“Alexandrine for Orpheus” by Helen Jenks

If there were yet, O Muse, a greater myth than thee,
Then what reason would we, the poets, have to write,
To sing? To praise the verséd glory of your name––
Sweet tongue, embalmed in honeyed words so cruel and fair,
And nimble hands, so tender with the tortoise lyre;
What else could we, the poets, ever hope to be
But trapped like she in tragedy’s unforgott’n hold,
Eurydice! Does not enchanting Death fatigue
Of tears, even as he weeps and fears for your
Mangled body left to rot on such a lovely
Mountaintop as the wine-soaked hills of Pangaion ––
O Tragedy, you blithe and pithy thing! Your toys
Are weary of this game, as sure as spring again
Must rise, as does the lonely sun in every sky,
And just as do the rocks and stones and pavements of
The underworld sing draft and dreamless songs of love,
Along an old and winding road. Along an old
And treach’rous road, we watch and wait with bated breath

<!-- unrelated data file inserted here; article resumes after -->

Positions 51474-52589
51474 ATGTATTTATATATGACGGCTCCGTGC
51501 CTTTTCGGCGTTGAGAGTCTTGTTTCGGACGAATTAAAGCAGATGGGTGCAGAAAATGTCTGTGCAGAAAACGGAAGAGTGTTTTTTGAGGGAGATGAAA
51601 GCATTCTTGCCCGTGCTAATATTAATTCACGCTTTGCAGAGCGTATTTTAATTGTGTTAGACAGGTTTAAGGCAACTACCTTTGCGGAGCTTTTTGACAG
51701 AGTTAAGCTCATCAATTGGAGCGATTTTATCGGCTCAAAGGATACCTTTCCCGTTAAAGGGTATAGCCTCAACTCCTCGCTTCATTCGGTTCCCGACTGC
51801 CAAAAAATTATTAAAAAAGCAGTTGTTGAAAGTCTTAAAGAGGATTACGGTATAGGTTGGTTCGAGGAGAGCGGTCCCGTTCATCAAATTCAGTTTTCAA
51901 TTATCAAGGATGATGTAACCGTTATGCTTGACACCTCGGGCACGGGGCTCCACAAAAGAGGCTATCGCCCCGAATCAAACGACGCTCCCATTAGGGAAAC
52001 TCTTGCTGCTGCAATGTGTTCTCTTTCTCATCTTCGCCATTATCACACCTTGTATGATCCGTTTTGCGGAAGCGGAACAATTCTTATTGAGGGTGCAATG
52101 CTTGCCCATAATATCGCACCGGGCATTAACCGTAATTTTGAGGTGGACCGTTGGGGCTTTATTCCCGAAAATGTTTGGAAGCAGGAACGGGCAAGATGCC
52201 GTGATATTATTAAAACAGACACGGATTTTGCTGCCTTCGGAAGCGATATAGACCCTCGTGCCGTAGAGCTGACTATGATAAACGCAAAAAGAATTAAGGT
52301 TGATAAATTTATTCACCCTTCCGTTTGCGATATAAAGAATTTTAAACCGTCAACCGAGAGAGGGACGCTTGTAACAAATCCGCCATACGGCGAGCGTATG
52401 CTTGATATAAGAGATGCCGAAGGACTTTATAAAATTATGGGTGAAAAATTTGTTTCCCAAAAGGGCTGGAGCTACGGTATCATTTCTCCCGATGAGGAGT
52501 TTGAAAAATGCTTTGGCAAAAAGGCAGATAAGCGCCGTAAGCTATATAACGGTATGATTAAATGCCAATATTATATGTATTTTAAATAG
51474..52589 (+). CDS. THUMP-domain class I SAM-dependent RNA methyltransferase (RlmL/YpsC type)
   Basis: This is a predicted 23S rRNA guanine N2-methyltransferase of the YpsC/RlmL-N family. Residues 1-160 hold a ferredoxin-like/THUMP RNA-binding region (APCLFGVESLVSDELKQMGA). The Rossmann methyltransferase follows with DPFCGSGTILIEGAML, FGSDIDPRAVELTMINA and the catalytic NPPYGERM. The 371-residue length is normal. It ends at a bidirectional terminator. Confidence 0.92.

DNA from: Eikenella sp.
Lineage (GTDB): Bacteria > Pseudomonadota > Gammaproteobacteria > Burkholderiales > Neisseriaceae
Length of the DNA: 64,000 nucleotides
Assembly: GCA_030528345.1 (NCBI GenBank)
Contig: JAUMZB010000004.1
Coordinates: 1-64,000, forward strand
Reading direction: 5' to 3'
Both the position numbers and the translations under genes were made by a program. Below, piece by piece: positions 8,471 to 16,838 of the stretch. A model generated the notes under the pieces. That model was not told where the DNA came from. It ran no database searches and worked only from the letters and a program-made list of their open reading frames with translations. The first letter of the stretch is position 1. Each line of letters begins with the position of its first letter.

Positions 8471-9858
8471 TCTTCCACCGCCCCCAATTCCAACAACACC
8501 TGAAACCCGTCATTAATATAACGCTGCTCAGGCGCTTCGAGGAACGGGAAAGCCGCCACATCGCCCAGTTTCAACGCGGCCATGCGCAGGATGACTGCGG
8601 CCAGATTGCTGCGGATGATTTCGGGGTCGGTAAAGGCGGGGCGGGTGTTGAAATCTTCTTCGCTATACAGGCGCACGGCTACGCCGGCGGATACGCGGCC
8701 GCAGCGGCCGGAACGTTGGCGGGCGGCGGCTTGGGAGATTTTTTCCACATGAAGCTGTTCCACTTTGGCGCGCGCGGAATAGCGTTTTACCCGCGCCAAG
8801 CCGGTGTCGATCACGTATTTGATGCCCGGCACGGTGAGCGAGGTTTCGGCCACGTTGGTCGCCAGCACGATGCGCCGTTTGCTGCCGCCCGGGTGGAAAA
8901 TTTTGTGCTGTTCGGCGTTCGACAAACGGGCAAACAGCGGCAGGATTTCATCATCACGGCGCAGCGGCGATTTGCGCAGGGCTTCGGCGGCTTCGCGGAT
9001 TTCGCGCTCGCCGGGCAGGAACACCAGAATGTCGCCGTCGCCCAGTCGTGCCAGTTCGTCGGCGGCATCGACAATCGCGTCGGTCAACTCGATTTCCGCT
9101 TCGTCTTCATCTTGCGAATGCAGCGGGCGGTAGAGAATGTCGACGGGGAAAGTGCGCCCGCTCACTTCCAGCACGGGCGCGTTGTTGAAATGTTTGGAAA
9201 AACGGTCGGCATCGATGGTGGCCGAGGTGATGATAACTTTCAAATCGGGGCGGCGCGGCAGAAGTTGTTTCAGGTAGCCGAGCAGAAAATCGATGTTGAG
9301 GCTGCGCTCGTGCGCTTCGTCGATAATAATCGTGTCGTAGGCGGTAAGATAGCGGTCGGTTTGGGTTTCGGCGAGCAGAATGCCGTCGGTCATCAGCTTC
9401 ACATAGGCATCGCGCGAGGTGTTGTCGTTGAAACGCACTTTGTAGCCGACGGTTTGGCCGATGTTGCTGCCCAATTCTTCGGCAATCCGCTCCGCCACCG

As Fate itself beguiles Death, and lovers young
Attempt to sway the oiled heart of King Hades––
And all the rocks that line the road call out to you
O Orpheus! Turn not the sweetness of your head,
For us, O Muse, look straight ahead! Perhaps this time
You’ll get it right, but still you fail, and still we die.

Helen Jenks is a poet from Dublin, bumbling history student, and avid knitter who writes of memory and myth, among other things. Her work has been published in various journals across Ireland, the UK, and the US, and she acts as the editor of The Madrigal, an Irish poetry publication focused on work that is emotive, sincere, and familiar.

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